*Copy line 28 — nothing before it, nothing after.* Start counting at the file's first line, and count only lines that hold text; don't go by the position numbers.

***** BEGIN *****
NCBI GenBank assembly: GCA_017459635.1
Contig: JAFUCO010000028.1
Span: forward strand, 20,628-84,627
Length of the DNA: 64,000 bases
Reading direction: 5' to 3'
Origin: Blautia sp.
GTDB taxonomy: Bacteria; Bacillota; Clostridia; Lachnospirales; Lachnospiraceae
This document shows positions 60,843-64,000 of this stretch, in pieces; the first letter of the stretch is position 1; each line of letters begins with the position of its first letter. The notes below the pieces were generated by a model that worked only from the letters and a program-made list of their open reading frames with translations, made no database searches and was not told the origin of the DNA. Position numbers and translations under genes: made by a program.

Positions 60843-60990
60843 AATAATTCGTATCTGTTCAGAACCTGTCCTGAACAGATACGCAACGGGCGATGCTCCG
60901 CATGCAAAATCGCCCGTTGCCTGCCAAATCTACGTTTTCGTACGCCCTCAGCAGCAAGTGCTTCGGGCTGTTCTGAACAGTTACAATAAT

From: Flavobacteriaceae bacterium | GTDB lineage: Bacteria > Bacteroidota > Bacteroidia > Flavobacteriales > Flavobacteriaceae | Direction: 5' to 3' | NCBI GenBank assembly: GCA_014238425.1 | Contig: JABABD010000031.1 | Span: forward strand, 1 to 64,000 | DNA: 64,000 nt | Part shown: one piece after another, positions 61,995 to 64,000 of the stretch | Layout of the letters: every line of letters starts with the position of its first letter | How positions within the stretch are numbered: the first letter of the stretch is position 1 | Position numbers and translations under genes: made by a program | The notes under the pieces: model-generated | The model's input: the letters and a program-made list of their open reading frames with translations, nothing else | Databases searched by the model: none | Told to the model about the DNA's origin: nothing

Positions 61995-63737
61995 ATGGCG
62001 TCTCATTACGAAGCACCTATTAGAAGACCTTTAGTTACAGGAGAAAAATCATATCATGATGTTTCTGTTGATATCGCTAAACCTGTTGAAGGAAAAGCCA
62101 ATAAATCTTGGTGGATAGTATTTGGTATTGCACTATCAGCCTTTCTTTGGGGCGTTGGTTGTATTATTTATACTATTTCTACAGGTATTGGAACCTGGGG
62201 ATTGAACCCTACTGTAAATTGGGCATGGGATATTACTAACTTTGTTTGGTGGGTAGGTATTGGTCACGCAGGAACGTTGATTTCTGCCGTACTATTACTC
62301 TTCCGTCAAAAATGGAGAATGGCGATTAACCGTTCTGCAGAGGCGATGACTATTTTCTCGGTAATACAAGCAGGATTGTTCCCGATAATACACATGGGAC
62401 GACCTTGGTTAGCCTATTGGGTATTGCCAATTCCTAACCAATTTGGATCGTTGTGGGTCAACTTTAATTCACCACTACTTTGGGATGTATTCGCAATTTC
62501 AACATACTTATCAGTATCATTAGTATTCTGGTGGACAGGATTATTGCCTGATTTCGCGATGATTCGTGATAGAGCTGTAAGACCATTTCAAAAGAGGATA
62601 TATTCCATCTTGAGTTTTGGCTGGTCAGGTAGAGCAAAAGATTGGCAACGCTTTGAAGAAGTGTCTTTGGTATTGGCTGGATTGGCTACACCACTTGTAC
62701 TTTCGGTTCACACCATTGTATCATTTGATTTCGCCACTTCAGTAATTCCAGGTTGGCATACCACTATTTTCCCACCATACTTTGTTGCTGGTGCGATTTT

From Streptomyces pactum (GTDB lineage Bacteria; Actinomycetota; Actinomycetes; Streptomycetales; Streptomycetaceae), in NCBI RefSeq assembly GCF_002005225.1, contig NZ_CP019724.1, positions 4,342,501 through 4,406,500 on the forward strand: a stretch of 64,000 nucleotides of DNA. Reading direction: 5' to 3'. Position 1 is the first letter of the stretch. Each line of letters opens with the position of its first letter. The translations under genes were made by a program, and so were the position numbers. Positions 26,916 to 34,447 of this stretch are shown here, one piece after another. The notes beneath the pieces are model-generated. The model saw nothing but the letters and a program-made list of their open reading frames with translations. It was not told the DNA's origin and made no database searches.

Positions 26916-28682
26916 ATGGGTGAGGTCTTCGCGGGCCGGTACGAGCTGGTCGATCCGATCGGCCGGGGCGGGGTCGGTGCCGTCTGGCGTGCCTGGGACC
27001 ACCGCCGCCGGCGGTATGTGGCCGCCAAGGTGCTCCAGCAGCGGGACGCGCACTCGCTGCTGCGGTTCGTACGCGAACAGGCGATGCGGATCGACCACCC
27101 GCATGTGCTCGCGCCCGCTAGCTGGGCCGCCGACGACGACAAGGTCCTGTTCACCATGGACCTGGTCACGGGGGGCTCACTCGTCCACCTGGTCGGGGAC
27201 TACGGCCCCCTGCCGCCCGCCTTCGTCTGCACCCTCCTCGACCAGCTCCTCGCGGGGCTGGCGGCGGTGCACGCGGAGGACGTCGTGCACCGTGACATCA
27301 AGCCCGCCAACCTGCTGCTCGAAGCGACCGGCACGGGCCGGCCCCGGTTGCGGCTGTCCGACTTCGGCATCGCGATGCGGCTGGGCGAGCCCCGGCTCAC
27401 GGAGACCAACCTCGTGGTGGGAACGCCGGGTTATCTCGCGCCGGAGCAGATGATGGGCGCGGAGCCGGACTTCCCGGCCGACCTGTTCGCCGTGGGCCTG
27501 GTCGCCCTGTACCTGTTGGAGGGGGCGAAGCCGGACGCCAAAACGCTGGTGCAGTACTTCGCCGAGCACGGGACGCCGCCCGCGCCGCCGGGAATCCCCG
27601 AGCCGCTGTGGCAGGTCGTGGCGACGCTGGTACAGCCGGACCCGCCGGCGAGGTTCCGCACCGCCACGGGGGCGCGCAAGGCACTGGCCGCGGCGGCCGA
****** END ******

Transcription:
27201 TACGGCCCCCTGCCGCCCGCCTTCGTCTGCACCCTCCTCGACCAGCTCCTCGCGGGGCTGGCGGCGGTGCACGCGGAGGACGTCGTGCACCGTGACATCA